KING OF PRUSSIA, Pa. – Aug. 9, 2021 – Global biotherapeutics leader CSL Behring today announced that the European Academy of Neurology (EAN) and Peripheral Nerve Society (PNS) Task Force has released an update to its guideline on diagnosis and treatment of Chronic Inflammatory Demyelinating Polyradiculoneuropathy (CIDP). The new guideline includes evidence-based recommendations for the use of subcutaneous immunoglobulin (SCIg) for maintenance treatment in CIDP.
Previously released in 2010 prior to the approval of SCIg for the treatment of CIDP, this guideline update is significant as it marks the first update to include an evaluation for SCIg. The Task Force strongly recommended the use of SCIg for maintenance treatment in CIDP while expressing no preference for either intravenous immunoglobulin (IVIg) or SCIg for maintenance treatment in CIDP. The guideline was published online in both the Journal of the Peripheral Nervous System and the European Journal of Neurology. The presentation highlighting the new guideline can be viewed here.
“The updated guideline should provide physicians with the confidence to recommend subcutaneous immune globulin as an effective, safe and evidence-based treatment option for their patients,” said Peter Van den Bergh, M.D., Professor of Neurology, FEAN, FAAN, Coordinator of the Neuromuscular Reference Centre at the University Hospital Saint-Luc in Brussels, Belgium. “SCIg can offer CIDP patients the convenience of self-infusing their treatment at home with no IV access necessary, and potentially fewer systemic side effects.”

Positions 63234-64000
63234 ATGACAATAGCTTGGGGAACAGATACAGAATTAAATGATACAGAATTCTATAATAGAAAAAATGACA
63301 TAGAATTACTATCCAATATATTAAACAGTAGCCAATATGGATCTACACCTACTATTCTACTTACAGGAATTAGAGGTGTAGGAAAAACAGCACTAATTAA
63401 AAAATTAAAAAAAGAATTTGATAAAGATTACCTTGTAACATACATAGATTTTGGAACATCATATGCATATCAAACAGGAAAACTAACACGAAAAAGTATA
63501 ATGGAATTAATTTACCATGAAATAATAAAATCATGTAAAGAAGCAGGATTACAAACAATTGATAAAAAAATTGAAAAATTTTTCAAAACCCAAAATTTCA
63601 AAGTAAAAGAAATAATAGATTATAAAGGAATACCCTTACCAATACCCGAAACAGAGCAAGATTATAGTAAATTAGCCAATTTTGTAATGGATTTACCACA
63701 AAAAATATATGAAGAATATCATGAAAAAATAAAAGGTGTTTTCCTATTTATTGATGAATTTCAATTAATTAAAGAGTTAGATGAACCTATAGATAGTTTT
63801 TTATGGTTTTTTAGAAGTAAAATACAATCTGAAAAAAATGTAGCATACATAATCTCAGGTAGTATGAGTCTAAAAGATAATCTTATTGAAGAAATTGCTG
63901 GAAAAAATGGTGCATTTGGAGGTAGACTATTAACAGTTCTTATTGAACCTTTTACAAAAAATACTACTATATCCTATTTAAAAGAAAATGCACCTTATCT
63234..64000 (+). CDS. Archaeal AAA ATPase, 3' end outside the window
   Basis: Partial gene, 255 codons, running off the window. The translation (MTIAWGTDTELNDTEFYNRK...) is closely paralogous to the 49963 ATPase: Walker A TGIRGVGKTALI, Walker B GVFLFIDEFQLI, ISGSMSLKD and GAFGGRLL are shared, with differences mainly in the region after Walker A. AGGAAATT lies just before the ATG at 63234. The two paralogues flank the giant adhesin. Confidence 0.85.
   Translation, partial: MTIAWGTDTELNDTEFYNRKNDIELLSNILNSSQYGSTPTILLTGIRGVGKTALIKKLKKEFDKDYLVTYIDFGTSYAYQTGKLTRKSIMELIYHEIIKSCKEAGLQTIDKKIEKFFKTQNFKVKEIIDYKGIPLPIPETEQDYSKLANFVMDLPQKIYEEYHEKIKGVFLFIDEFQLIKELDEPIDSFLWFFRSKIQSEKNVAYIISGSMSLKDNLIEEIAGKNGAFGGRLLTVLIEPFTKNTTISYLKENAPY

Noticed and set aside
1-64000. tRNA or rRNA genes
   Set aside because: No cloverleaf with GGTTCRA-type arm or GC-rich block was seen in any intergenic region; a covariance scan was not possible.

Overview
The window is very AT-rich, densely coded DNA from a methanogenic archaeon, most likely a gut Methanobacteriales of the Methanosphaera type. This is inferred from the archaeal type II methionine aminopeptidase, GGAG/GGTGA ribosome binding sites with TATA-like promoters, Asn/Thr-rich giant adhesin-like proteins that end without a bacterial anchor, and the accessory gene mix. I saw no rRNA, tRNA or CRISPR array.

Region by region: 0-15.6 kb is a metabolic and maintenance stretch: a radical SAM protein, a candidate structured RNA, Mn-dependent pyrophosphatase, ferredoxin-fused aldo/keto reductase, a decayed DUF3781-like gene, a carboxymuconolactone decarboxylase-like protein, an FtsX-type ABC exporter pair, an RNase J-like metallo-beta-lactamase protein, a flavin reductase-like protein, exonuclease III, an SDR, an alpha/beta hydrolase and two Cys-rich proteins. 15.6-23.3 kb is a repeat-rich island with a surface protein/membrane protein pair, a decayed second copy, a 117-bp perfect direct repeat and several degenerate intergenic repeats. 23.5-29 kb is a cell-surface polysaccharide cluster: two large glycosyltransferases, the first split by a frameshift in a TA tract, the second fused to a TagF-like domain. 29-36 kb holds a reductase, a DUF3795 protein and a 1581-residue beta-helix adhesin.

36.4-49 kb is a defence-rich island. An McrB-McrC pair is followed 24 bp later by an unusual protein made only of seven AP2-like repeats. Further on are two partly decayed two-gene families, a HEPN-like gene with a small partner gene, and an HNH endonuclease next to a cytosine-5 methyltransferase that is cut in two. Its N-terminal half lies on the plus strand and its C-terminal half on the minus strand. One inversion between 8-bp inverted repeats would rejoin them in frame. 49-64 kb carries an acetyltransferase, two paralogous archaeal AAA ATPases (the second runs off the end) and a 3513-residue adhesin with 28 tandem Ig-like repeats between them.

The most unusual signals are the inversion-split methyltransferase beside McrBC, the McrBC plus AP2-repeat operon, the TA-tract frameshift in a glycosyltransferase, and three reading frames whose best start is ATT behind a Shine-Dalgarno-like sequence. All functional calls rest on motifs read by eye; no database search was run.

CSL Behring's Hizentra® (Immune Globulin Subcutaneous [Human] 20% Liquid) is the most prescribed SCIg treatment and the first and only SCIg treatment approved for CIDP. In 2020, as part of its ongoing efforts to provide patients with convenient and flexible treatment options, CSL Behring introduced the first and only Ig in simple, ready-to-use prefilled syringes.